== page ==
A few of our neighboring business people are involved in Town & Country Players, a local theater troupe that’s been going strong for 60 years. Aside from their quality productions, the group also plays host to summer theater workshops for youth. Youngsters from ages 8 through 15 can participate in four weekly sessions from July 7 to Aug. 15. Your budding thespian will learn acting, voice, dance and makeup training, culminating in a production on stage. What fun!
Enrollment is open now. The theater is located along Route 263 in Buckingham. And check out the current offering at T&C – “The Girls in the Garden Club.” It looks like a rollicking, good time!
As we said in an earlier blog, William Scott became owner of the land on which Hargrave House was built after prominent legal professional and substantial landholder Jeremiah Langhorne died. As an interesting aside, Langhorne also bequeathed property, a portion of which now lies directly across Main Street from HH, to two slaves he freed, Cudjo and Jo.
Wilma Brown Rezar, noted Doylestown historian, pieced together some information about Cudjo and Jo in her book “Doylestown … and How it Came to Be.” In handwritten notes documenting research for her book, she surmised that Langhorne possibly tried to prepare Cudjo and Jo for their roles as landowners by having them remain on the Langhorne Park Plantation and share in its profits. Langhorne gave them 10 cows, eight horses, 20 sheep and all of his farming implements, with instructions to limit the amount of grain sowed, except in a tract of 10 acres. That could be used to plant buckwheat and Indian corn yearly. Out of the profits, they were to support the women and children of the plantation and pay 30 pounds annually in rent to the estate executors.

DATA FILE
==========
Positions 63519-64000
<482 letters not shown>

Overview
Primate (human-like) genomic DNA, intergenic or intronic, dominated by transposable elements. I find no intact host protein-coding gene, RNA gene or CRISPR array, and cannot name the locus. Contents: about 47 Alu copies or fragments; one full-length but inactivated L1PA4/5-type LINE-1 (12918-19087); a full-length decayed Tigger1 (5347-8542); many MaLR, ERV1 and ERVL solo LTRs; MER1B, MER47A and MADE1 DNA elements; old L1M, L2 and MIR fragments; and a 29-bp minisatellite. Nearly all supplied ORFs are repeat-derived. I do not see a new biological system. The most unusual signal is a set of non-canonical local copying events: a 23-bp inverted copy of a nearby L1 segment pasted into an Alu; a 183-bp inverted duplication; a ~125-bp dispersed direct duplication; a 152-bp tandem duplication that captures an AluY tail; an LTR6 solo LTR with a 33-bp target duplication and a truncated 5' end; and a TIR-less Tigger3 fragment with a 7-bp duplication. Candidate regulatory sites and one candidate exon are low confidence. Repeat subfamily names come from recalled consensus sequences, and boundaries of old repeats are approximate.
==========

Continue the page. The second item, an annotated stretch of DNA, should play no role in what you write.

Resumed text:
Life as free men and on their own lands began on March 25, 1751. It is not know where Cudjo lived, but, according to Rezar, it seems likely it would be near the crossings of “the two great roads.” Presently, that would be the four corners of State and Main streets in Doylestown. Some of Cudjo’s land bordered on what is now Green Street, as well as Court Street.
Rezar expected that the drastic change of living – spending most of his life on a well-established plantation with other like-families to suddenly becoming isolated in a vast, underdeveloped area – may have been too much for Cudjo to handle.